Ancient mummies of Egypt’s royal pharaohs are set to emerge from their resting places on April 3 and parade through the streets of Cairo.
The lavish, multimillion-dollar spectacle saw 22 mummies – 18 kings and four queens – transported from the peach-coloured, neoclassical Egyptian Museum to their new resting place 5km (three miles) away.mummies will be relocated in chronological order of their reigns i.e., from 17th Dynasty ruler, Seqenenre Taa II, to Ramses IX, who reigned in the 12th Century BC.
Ancient mummies of Egypt’s royal pharaohs are set to emerge from their resting places on April 3 and parade through the streets of Cairo, moving from the historic Museum of Egyptian Antiquities to their new home in the recently inaugurated National Museum of Egyptian Civilization. A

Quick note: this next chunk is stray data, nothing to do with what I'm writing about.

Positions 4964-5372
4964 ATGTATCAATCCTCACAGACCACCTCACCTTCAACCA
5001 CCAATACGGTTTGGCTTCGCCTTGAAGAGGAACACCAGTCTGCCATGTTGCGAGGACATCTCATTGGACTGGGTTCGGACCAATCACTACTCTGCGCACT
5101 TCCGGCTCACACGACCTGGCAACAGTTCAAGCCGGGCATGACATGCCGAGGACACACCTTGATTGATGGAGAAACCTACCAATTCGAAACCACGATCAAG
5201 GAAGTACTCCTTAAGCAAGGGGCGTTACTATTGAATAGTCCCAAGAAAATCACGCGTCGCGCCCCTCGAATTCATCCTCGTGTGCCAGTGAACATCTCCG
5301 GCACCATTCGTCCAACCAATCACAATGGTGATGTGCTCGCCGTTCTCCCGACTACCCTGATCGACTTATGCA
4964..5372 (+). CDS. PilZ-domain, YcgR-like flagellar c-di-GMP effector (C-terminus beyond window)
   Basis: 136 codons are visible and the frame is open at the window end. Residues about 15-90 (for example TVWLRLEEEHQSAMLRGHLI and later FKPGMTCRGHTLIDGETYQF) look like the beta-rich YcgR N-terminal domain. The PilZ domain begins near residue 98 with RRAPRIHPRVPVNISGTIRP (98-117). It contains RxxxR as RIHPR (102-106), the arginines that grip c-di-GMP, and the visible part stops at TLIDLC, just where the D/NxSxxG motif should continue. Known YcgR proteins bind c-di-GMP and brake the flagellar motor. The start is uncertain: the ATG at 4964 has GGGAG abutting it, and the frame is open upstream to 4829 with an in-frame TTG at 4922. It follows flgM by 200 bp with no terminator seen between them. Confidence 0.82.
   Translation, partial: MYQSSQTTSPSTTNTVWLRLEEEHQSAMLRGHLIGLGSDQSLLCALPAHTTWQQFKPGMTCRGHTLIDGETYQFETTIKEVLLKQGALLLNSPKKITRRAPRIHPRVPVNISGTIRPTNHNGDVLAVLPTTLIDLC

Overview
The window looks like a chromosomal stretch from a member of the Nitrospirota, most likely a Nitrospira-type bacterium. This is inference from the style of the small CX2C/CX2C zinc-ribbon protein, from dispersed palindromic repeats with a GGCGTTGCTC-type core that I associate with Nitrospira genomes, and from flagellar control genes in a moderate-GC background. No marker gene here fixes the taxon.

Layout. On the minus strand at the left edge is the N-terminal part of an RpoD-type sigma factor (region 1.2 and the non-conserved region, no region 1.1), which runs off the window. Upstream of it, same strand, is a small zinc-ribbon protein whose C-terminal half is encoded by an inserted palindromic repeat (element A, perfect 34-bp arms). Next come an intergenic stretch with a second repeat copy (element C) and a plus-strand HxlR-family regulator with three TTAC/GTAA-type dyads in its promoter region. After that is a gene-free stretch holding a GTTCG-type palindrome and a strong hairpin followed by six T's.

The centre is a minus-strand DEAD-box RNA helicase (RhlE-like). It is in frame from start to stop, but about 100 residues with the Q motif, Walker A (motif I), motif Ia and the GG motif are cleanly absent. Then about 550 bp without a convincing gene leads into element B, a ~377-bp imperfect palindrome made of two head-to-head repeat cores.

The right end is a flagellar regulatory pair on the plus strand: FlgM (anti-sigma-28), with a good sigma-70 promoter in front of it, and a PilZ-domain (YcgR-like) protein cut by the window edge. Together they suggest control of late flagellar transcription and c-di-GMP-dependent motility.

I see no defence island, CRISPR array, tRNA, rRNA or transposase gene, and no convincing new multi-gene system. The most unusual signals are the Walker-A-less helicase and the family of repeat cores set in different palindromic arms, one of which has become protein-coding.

As per reports, each mummy will be placed in a special capsule filled with nitrogen to ensure protection and the capsules will be carried on carts designed to cradle them and provide stability. They will be carried on a decorated vehicle fitted with special shock-absorbers and surrounded by a motorcade, including replica horse-drawn war chariots
Social media users have questioned whether the myth of “the curse of the pharaohs” might be to blame.
The ethics of displaying ancient Egyptian mummies has long been debated. Many Muslim scholars believe that the dead should be treated with dignity and respect and not be exhibited as curiosities.
In 1980, President Anwar Sadat ordered the Royal Mummy Room at the Egyptian Museum closed, arguing that it desecrated the dead. He wanted the mummies to be reburied instead, though he did not get his wish.
Now, the Egyptian authorities are hoping that the new museum, which opens fully this month, will help revitalise tourism. The industry has been battered by political turbulence over the past decade, and more recently by the COVID-19 pandemic. Saturday’s event will also be streamed online for all enthusiasts of ancient Egypt to watch.